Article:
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This class aims to bring awareness to the possibilities of using oral history as a way of understanding the past, using the topic of twentieth-century war as a case study. It will examine the advantages and disadvantages, classic texts and theoretical and methodological insights. It also features a strong practical dimension and will provide experience in interviewing, transcription and analysis. Sessions will typically include What is Oral History?; Understanding Memory; Subjectivity and Intersubjectivity; Doing Oral History I: Plans and Preparation; Doing Oral History II: Recording, Summarising and Transcribing; Interpretation: Reconstructive Evidence and Narrative Analysis; Oral History and Public History; Fieldtrip to The Imperial War Museum; Reflecting on the Oral History interviews I and Reflecting on the Oral History interviews II.

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The module will examine the experience of Ireland during the First World War. There is now considerable historiography available on Irish recruitment to the British armed forces between 1914 and 1918 and this will form the basis for three seminars; considering Nationalist and Unionist reactions to recruitment and the place of Ireland within wider UK recruitment. Political developments, caused largely by the war, namely, the decline of the Irish Parliamentary Party, rise of the Sinn Fein movement and Irish Unionisms acceptance of partition will form another important element of the module. There has been considerable work carried out on commemoration of the Great War in Ireland and Irish commemoration overseas (most notably the building of the Ulster Tower at Thiepval, France in 1921 and of the Irish Peace Park at Messines / Mesen, Belgium in 1998) and this will form the focus for two seminars. Other seminars will consider the Irish economy and the war and Irish paramilitarism between 1914 and 1918.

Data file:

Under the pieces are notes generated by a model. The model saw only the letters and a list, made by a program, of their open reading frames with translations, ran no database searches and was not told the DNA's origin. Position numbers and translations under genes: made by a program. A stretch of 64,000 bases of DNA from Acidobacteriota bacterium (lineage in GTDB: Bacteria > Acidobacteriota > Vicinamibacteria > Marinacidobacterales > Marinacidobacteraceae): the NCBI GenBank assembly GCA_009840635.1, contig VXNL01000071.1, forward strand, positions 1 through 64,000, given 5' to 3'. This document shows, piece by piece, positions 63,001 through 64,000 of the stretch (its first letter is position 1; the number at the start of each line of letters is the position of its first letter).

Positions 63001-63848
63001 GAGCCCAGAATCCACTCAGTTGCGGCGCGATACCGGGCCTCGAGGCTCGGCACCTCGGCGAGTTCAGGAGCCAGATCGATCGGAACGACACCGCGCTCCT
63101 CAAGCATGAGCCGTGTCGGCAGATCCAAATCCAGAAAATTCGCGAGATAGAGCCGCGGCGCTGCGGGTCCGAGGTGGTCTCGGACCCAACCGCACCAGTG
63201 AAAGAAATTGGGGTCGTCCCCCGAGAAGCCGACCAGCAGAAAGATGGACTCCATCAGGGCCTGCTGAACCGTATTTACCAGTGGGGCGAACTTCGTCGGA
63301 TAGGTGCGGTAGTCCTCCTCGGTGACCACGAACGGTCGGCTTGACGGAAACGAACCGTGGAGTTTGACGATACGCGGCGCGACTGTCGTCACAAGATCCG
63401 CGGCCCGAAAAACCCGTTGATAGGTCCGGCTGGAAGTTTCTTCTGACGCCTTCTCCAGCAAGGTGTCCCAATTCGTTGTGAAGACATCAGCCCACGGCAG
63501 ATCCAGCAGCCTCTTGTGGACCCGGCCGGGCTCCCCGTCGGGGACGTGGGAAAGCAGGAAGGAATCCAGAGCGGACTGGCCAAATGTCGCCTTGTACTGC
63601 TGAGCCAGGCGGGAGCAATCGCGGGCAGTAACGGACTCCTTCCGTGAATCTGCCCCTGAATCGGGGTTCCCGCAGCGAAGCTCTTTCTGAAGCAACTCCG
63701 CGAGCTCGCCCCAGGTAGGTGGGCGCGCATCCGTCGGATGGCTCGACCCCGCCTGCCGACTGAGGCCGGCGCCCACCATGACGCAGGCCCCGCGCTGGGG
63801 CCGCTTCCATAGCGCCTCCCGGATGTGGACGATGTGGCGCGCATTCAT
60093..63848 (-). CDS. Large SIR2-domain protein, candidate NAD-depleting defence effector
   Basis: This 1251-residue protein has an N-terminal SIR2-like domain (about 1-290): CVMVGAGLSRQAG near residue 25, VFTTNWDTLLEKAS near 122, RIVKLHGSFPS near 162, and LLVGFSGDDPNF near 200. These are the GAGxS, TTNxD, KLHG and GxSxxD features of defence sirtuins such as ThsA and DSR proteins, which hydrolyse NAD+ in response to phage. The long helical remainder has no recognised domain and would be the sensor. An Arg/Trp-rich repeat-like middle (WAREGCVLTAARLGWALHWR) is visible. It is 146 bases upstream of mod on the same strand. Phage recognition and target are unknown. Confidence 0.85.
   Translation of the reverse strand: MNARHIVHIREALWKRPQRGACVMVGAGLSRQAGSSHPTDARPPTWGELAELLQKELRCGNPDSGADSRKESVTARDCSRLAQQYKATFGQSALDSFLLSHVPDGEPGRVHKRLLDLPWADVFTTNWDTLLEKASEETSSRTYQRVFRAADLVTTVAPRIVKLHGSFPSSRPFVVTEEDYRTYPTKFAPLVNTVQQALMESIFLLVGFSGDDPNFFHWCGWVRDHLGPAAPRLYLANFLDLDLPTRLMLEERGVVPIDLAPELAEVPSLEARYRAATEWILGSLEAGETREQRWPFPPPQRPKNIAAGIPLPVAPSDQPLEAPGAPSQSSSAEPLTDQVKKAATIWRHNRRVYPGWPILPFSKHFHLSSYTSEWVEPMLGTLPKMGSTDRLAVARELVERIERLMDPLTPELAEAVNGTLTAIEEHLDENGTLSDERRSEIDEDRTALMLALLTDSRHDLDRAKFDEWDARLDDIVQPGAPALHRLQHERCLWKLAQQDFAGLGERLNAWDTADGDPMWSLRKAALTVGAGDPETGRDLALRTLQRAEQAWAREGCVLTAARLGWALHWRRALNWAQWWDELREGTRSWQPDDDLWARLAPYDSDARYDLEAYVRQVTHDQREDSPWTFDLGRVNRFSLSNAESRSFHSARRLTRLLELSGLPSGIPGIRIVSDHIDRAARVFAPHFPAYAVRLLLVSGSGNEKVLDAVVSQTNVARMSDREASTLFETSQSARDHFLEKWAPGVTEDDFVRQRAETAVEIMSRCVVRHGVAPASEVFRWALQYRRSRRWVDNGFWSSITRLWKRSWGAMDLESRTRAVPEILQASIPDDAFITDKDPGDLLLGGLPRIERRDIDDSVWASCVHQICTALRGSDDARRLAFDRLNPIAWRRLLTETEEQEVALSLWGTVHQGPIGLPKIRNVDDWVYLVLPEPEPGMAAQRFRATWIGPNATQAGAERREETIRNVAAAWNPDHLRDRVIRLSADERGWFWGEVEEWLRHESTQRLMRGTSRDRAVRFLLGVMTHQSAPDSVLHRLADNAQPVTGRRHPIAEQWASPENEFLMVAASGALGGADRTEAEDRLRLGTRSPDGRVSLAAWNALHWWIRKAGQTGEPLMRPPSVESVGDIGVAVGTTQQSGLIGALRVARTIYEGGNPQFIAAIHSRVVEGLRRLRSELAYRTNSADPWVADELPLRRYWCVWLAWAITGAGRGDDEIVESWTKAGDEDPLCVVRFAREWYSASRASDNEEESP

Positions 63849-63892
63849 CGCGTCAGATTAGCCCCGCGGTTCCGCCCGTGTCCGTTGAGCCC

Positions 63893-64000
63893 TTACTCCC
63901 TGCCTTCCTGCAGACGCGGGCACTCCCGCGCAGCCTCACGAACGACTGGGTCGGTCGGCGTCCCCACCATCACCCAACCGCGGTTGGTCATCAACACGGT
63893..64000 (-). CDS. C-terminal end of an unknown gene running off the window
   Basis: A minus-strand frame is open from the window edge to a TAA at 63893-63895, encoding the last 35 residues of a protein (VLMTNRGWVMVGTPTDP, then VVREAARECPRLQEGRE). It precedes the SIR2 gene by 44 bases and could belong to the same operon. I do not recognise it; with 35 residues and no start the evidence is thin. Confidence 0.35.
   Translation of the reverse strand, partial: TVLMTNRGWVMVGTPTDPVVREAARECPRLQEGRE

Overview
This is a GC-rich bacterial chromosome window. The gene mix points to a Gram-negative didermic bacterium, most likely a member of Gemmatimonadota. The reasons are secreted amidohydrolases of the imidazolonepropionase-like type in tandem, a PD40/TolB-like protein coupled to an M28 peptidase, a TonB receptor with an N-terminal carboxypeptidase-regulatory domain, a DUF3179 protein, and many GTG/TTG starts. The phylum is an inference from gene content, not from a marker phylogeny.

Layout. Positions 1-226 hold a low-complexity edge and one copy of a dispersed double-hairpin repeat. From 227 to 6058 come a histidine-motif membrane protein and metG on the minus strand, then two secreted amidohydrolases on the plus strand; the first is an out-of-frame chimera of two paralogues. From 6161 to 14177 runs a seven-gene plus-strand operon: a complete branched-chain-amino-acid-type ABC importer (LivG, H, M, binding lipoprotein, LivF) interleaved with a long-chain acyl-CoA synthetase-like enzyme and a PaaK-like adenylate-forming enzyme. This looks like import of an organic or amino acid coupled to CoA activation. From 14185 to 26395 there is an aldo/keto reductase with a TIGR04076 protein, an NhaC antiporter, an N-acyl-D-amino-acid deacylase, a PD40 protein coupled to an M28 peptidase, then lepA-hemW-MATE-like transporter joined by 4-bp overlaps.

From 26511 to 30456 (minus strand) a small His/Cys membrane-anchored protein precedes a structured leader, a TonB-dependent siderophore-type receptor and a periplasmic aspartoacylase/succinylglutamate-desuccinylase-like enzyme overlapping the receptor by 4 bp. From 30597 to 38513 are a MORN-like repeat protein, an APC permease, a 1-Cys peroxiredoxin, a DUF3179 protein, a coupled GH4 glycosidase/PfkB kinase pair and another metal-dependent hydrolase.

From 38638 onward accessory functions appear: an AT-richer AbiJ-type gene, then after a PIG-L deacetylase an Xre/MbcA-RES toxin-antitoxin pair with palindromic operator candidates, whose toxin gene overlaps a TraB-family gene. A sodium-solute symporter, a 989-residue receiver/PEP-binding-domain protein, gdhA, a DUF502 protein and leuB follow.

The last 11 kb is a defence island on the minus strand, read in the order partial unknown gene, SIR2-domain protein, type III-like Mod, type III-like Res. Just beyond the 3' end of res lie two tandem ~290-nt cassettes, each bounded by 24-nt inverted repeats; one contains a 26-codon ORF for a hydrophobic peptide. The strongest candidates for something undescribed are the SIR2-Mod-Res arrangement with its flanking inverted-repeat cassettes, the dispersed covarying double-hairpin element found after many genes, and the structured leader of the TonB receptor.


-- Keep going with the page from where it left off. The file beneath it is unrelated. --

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This module will provide students with a detailed study of the evolution and work of the IWGC during the first period of its existence.

The module curriculum will consider the following issues:

• The way in which the mass casualties of the war caused people, as individuals, as families, and as groups across the Empire, as well as the imperial authorities, to consider the issue of suitable commemoration of those who had given their lives in the service of the Empire.

• The competing demands and visions of the various 'stakeholders' throughout the period 1914-1939 including the post-war resistance to the IWGC and the continuation of alternative solutions provided by independent pressure groups.

• The establishment and evolution of the authorities responsible for burial and graves registration in France and Belgium and the gradual expansion of powers and influence.

• The creation of the IWGC, its immediate tasks, the debates over its authority, reach and role, and its eventual triumph as the crucial agency.

• The issue of suitable commemoration of the missing.

• The role and visions of the architects both at the consulting level and on the ground.

• The process of constructing, making permanent and maintaining the cemeteries and memorials across the globe.

• The experiences of visitors to the sites and the role of the IWGC as a mediator of that experience and the Commission's interactions with other bodies.

• The IWGC as a simultaneous medium for the harnessing of a central imperial message and distinctive statements about the component parts of the Empire.

• As a conclusion to consider the importance of the IWGC in influence conceptions of the conflict into the present.